Posts Tagged women’s history
Women’s History Month: focus on Kate Chopin
Posted by Amy Steele in Books, Women/ feminism on March 7, 2013
Kate O’Flaherty Chopin [1857-1904]
–born to prosperous St. Louis family
–married at twenty-one, lived with her husband in Reconstruction Louisiana on the family plantation in New Orleans for 12 years
–had six children
–her husband died in 1882 and she returned to St. Louis and began writing about her experience in the Bayou.
–she wrote short stories for magazines including Atlantic, Harper’s and Vogue and a novel called At Fault 
–After the publication of her novel The Awakening  with themes of depression, sexual awakening and suicide, she became ostracized and never wrote again.
“There were days when she was very happy without knowing why. She was happy to be alive and breathing, when her whole being seemed to be one with the sunlight, the color, the odors, the luxuriant warmth of some perfect Southern day. She liked then to wander alone into strange and unfamiliar places. She discovered many a sunny, sleepy corner, fashioned to dream in. And she found it good to dream and to be alone and unmolested.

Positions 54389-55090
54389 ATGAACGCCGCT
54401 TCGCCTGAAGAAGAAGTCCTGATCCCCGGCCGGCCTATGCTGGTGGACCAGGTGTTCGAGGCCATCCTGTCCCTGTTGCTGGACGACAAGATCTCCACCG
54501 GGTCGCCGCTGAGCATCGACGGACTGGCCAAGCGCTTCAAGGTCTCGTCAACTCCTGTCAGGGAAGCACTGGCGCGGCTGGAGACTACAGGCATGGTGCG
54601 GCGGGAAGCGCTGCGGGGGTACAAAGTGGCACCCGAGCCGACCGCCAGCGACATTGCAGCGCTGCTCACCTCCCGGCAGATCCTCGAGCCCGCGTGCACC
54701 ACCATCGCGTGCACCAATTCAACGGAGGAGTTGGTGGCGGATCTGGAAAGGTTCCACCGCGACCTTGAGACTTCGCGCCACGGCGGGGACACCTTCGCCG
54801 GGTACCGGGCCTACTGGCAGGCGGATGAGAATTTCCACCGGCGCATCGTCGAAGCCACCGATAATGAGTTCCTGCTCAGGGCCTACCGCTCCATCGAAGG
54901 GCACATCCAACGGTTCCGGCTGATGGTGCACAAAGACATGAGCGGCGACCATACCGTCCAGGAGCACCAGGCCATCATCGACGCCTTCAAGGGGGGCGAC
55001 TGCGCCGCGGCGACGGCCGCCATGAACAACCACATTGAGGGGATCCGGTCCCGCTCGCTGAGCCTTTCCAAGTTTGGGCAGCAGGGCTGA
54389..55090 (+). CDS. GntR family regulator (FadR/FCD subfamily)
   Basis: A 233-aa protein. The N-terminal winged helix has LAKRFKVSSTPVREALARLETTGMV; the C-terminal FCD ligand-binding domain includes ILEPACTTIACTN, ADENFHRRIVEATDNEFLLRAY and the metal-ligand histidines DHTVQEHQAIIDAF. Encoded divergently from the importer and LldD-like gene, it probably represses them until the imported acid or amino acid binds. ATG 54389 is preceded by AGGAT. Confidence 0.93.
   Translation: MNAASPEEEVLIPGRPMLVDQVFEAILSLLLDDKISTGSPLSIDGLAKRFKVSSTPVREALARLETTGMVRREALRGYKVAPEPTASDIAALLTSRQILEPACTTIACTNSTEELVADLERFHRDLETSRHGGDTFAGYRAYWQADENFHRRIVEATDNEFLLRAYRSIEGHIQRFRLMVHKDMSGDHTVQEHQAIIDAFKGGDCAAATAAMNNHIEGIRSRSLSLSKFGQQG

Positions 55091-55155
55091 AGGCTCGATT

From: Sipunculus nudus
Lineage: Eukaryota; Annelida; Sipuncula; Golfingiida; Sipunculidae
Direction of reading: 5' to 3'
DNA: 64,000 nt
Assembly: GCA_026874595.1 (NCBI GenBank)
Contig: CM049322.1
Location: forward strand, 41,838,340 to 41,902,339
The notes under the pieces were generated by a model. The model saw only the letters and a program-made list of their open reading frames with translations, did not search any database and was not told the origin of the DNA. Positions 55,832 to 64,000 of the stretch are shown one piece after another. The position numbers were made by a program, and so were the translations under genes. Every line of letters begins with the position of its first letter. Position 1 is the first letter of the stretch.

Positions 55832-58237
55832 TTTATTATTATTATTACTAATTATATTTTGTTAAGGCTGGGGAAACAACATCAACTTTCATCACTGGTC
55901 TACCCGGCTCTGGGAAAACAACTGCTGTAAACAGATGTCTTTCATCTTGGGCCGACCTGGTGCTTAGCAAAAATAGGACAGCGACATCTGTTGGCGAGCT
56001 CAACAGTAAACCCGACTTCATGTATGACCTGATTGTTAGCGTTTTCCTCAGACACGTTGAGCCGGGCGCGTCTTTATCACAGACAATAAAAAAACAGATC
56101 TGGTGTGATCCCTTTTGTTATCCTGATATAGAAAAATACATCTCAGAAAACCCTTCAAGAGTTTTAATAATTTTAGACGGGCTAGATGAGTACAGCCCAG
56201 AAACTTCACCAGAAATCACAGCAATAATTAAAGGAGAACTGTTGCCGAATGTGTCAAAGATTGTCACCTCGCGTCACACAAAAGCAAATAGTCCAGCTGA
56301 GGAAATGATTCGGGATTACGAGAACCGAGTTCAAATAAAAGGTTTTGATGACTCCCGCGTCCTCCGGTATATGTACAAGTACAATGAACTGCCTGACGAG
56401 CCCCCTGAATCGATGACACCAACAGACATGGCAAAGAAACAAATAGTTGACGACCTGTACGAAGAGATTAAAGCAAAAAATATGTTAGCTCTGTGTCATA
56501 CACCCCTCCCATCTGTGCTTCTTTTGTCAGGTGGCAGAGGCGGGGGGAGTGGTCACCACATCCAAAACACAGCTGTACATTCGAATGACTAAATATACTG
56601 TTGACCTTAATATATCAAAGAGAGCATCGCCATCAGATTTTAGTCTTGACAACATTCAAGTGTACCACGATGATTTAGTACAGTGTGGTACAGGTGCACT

There were days when she was unhappy, she did not know why—when it did not seem worth while to be glad or sorry, to be alive or dead; when life appeared to her like a grotesque pandemonium and humanity like worms struggling blindly toward inevitable annihilation.”
You must be logged in to post a comment.